Byzantine art

“If the purpose of classical art was the glorification of man,
the purpose of Byzantine art was the glorification of God”

“Icons are not ordinary paintings.
They are supposed to remind us of the temporarity of life on earth
and how to live in a Christian way to win the eternal life.”

The main reason I am interested in Byzantine art is because it is universally accepted in sign language. It is impossible not to recognize the connotation of any of the paintings above. Incorporating certain elements and visual strategies in my work will help establish a stronger connection with the audience and what I want to say.

The stongest elements I’ve noticed:

Color: Colors in Byzantine art are exceptionally bright and gold is always dominant. Additionaly, colors are often associated with figures. For instance, Christ’s clothing is usually depicted as green and red. While I can’t remember the exact reason behind that, the important thing is that they are used as symbolisms.

Pattern/Texture: The most common pattern is the mosaic, one I’m not sure I want to implement, but it is undeniable that it cries out Byzantium. Icon art is commonly painted on wood, which is what gives it this interesting texture.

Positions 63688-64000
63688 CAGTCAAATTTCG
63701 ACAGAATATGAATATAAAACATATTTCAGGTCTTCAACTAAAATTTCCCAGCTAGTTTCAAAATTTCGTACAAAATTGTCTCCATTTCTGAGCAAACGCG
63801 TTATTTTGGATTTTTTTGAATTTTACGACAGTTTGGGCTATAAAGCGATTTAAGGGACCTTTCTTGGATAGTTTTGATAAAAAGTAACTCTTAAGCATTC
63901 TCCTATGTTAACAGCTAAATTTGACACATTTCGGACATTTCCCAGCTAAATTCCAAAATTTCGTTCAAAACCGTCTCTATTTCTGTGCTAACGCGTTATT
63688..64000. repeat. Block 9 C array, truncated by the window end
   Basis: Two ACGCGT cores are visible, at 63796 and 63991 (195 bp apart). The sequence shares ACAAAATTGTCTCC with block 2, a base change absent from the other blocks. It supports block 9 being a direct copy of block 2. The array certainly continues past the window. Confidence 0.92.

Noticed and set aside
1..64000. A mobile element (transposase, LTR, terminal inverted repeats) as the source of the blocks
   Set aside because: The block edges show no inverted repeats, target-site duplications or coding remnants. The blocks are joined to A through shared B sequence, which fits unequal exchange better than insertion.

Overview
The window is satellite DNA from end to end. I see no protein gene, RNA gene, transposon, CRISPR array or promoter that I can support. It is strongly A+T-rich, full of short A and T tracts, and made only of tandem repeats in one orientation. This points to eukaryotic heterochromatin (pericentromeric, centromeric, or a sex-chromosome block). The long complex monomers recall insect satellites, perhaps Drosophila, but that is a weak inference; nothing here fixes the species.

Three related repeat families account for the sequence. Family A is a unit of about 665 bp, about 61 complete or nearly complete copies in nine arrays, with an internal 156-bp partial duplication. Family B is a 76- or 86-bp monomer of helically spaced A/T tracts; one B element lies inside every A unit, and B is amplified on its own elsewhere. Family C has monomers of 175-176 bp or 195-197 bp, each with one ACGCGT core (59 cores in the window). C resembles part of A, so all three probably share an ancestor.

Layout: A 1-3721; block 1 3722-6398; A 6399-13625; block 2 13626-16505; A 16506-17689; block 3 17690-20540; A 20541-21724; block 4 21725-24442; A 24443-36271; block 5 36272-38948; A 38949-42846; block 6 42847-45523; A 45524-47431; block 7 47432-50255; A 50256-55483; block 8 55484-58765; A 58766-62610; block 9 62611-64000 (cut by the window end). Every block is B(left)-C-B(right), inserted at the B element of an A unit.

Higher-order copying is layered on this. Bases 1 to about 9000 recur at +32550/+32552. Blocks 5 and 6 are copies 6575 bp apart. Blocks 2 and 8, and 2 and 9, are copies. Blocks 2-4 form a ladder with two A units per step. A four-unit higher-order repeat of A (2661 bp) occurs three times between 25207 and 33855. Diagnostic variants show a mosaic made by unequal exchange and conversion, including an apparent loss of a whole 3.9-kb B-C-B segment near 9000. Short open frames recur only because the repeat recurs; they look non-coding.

Geometry: One of its most interesting elements, the geometry used is intentionally non-Euclidean because, as quoted above, the focus was not on the physical but the spiritual. Byzantine artists were trying to capture the divine and concepts that transcend human limitations. For instance, a saint might be depicted as someone who is both on earth but also on heaven and that is accomplished through distorted perspectives that might even appear hostile to the eye. I find this quite interesting and I will be exploring ways in which I can use this kind of geometry as a way of symbolism.

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